How a photo of notorious German fighter ace the Red Baron provided the cover of Led Zeppelin II

The cover of Led Zeppelin II and Jagdstaffel 11 Division during World War I in 1917
(Image credit: Bundesarchiv, Bild 183-2004-0430-501 / CC-BY-SA 3.0 / Atlantic Records)

Led Zeppelin's debut album was adorned by an adapted version of Sam Shere's iconic photograph of the German zeppelin Hindenburg bursting into flames upon landing in New Jersey 1937, but it wasn't the only time the band turned to German flying machines for inspiration. 

For the artwork for Led Zeppelin II, designer David Juniper – who'd attended Sutton Art College in Surrey with Jimmy Page – turned to a First World War-era photo from the German Federal Archive, which showed the legendary fighting ace Manfred Albrecht Freiherr von Richthofen, a.k.a. the Red Baron, sitting in the cockpit of an Albatros D.III fighter aircraft alongside members of his fighter squadron, Jagdstaffel 11 Division.

In Juniper's adaption of the original image, von Richthofen is obscured by plumes of smoke, but the faces of the other pilots are replaced by the members of Led Zeppelin. 

"The music of Led Zeppelin I had blown me away and so, on spec, I mocked up a fold-out design for the second album and took it to (Zeppelin’s manager) Peter Grant and Micky Most at Rak Records," Juniper told the Album Cover Hall of Fame in 2007. "I had a few friends starting to get into the music industry and they helped to point me in their direction.

"The combination of collage/photography and airbrush illustration was groundbreaking for me, because the traditional airbrush technique was very tricky, especially when compared to today’s digital equivalents. All the faces were replaced or altered (sunglasses & beards on some of the pilots!). 

"In amongst the four band members (airbrushed in from a publicity photograph) are Miles Davis (or was it Blind Willie Johnson?), a girlfriend/muse of Andy Warhol (perhaps Mary Woronov?) and the astronaut Neil Armstrong."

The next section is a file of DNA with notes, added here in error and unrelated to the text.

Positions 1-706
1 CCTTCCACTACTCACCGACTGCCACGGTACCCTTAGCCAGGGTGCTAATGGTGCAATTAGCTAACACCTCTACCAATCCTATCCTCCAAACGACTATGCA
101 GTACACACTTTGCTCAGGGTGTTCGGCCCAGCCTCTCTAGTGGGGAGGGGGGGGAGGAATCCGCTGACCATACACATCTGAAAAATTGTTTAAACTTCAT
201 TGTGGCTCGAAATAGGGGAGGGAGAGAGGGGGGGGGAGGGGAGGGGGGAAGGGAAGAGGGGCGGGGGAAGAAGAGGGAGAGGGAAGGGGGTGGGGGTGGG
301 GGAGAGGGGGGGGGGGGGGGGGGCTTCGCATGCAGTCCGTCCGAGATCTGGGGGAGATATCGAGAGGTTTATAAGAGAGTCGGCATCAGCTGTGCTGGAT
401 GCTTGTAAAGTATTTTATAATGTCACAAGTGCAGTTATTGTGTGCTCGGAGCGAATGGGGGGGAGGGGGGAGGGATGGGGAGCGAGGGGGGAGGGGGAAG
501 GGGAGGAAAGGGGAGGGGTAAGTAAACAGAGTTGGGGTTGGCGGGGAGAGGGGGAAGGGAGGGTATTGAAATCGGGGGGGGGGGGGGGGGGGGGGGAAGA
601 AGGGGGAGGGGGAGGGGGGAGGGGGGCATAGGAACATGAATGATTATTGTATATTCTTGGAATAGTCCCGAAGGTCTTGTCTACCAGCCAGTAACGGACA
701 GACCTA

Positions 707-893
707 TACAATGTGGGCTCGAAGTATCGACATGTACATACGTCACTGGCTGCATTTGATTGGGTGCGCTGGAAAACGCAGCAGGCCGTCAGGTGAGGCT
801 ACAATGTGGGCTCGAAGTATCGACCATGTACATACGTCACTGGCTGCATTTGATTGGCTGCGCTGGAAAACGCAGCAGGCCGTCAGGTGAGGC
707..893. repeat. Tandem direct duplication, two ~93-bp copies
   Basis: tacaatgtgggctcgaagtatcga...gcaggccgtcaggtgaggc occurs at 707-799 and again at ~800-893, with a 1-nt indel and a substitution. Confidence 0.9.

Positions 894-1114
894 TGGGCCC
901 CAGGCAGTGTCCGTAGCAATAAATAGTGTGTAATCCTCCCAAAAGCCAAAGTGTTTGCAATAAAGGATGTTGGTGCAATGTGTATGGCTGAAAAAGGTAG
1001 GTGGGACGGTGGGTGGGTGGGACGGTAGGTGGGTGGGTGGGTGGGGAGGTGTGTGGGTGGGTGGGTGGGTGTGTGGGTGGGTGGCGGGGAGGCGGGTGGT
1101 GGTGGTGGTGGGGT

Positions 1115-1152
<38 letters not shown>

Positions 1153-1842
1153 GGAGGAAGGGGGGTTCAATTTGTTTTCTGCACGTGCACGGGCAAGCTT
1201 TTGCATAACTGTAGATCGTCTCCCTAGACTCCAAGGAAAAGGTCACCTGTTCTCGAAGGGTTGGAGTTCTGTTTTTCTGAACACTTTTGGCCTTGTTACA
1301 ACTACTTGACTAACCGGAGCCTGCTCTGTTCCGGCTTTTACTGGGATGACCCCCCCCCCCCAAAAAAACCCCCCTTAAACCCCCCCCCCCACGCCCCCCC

This doesn't clear matters up entirely. The only known photo of Blind Willie Johnson isn't the face seen in the picture, and others have suggested that Armstrong's face is more likely to be that of fellow Apollo astronaut Frank Borman. 

Others have claimed that the female face belongs not to Woronov but to English actress Glynis Johns, perhaps most famous for her role as Winifred Banks in Walt Disney's Mary Poppins. It's been surmised that the inclusion of Johns was an in-joke reference to Glyn Johns, who engineered Zeppelin’s debut album but reportedly claimed he had produced it. So, by way of retort, the band included his mother's face on the cover. 

It's also been claimed that the female face belongs to French actress Delphine Seyrig, and that the image is a film still taken from the 1968 anti-imperialist satire Mr. Freedom, in which she plays the part of femme-fatale Marie-Magdalene. Also in the picture are Led Zeppelin manager Peter Grant and road manager Richard Cole.  

The design was wrapped in an elaborate gatefold sleeve that opened up to show the shadow of a Zeppelin airship, while the sleeve’s distinctive outer colouring earned the album the nickname 'The Brown Bomber' in America. 

Juniper was nominated for a Grammy Award for Best Recording Package in 1970, but lost out to Evelyn J. Kelbish and David Stahlberg's swiftly forgotten cover for Gary McFarland's orchestral jazz suite America The Beautiful (An Account Of Its Disappearance). Proof, perhaps, that the folk at the Grammy organisation were as out of touch back then as they appear to be today. 

Fraser Lewry

Online Editor at Louder/Classic Rock magazine since 2014. 38 years in music industry, online for 25. Also bylines for: Metal Hammer, Prog Magazine, The Word Magazine, The Guardian, The New Statesman, Saga, Music365. Former Head of Music at Xfm Radio, A&R at Fiction Records, early blogger, ex-roadie, published author. Once appeared in a Cure video dressed as a cowboy, and thinks any situation can be improved by the introduction of cats. Favourite Serbian trumpeter: Dejan Petrović.